The World Bank is home to some of the most comprehensive data on trade and other economic indicators, but with more than 1,800 indicators, the development community has at times struggled to navigate the resource. A new bank data portal is aiming to change that.
Launched in January, TCdata360 aims to provide easier access to data and data tools. Among the new features is an application programming interface, or API, which provides protocols and tools to incorporate data from the World Bank directly within an organization’s system, including internal databases and publicly available analytic tools. APIs allow for data to be automatically updated as it becomes available within TCdata360.
For insight into how the development community can best utilize TCdata360, Devex spoke to Prasanna Lal Das, a lead knowledge management officer with World Bank Group Trade and Competitiveness Global Practice and a designer of the portal, for tips and tricks.
Can you discuss what APIs are and the insights that can be gained by using them within TCdata360?
API is a tool used by data specialists. The API lets users tailor the data they want, so that it can be accessed in one place and will constantly and automatically update. An analogy would be when you go on a travel web site looking for the cheapest fare, the site will automatically update fares for the flight you want as new rates become available. Similarly, you can use the data from TCdata360 in your applications and rest assured that it will be updated when the source information changes.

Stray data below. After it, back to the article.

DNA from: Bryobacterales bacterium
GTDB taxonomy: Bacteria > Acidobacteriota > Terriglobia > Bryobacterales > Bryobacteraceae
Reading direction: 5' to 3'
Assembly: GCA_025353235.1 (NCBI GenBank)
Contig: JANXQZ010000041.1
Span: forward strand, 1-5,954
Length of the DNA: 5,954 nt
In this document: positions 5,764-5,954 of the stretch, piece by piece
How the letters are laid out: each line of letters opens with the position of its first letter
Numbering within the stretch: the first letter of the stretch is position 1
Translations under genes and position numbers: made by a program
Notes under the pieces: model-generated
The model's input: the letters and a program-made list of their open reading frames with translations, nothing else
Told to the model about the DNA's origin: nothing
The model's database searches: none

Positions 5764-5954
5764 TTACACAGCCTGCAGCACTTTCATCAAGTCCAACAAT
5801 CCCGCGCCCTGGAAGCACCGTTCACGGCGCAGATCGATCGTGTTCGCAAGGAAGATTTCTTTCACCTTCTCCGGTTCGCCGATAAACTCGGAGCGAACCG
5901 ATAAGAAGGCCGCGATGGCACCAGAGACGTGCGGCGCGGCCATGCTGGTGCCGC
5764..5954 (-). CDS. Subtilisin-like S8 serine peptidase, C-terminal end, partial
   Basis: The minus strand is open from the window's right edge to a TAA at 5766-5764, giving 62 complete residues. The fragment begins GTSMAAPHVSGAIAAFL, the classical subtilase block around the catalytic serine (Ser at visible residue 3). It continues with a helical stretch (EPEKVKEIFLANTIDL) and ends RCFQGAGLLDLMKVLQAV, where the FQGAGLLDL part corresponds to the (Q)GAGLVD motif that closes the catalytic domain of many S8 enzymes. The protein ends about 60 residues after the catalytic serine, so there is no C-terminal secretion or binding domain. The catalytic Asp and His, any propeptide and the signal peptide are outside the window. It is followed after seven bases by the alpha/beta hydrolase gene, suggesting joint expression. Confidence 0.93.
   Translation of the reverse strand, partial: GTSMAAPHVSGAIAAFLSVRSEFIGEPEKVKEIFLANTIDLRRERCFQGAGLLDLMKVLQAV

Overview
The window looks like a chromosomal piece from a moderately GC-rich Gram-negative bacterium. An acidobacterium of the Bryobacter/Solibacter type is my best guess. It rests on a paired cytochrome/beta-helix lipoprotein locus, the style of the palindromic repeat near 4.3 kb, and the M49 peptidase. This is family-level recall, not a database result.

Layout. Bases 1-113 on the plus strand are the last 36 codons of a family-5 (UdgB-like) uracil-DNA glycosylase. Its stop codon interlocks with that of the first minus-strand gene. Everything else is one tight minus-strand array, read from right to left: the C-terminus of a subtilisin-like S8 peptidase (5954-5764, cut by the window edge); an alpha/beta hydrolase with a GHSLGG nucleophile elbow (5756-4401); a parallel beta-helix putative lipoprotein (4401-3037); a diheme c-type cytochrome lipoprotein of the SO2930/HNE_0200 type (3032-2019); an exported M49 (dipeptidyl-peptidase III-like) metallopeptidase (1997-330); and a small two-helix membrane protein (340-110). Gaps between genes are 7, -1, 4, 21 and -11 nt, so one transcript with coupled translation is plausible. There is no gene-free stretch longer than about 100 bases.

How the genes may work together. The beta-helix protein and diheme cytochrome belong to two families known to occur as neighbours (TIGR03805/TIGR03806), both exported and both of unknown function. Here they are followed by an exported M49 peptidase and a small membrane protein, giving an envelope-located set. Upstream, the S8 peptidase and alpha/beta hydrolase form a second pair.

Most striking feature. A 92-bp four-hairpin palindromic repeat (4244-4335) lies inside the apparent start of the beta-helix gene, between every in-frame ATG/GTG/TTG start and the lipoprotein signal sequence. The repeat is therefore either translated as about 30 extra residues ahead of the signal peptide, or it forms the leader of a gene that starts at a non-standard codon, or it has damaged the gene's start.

Another unique aspect of TCdata360 is the “datascoper” tool. This application lets users compare countries based on multiple indicators at the same time. For example, you could pose the question, “Which countries had economic characteristics similar to Mexico in 2003 and how have those characteristics changed since then?” or “Which economic indicators seem to be mostly correlated with growth in FDI investments in a country?” Although TCdata360 focuses on data relating to trade and competitiveness, these areas of international development are quite broad — and so is the data available on the site. It extends from information on FDI and imports and exports to issues concerning the climate for entrepreneurship in countries and the availability of economic opportunity for women, to name just a few.
How can nongovernmental organizations leverage TCdata360 tools within their organizations to enhance their existing data resources?
NGOs need nothing more than access to the internet to leverage the tools made available by TCdata360. We are already seeing instances where organizations that have their own data sources, which have been incorporated into TCdata360, are telling us that they find our user interface more user friendly than their own. The whole idea of TCdata360 is to make it accessible to non-data specialists through easy-to-use interfaces, while also providing more sophisticated options for veteran data-crunchers.